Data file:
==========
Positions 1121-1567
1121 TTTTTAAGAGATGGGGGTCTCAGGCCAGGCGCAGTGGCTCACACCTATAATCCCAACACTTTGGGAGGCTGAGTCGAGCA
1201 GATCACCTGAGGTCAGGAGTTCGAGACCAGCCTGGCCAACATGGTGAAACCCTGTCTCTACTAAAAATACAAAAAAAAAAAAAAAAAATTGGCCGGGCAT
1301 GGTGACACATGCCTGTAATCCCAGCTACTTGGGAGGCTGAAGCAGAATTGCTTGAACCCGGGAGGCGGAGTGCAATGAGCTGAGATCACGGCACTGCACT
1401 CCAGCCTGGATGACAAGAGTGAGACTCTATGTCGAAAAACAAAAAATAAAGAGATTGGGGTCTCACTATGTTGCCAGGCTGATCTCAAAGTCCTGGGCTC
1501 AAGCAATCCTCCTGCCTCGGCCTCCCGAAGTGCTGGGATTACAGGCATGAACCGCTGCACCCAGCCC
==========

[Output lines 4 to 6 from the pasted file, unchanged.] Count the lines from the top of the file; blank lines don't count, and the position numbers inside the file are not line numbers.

1301 GGTGACACATGCCTGTAATCCCAGCTACTTGGGAGGCTGAAGCAGAATTGCTTGAACCCGGGAGGCGGAGTGCAATGAGCTGAGATCACGGCACTGCACT
1401 CCAGCCTGGATGACAAGAGTGAGACTCTATGTCGAAAAACAAAAAATAAAGAGATTGGGGTCTCACTATGTTGCCAGGCTGATCTCAAAGTCCTGGGCTC
1501 AAGCAATCCTCCTGCCTCGGCCTCCCGAAGTGCTGGGATTACAGGCATGAACCGCTGCACCCAGCCC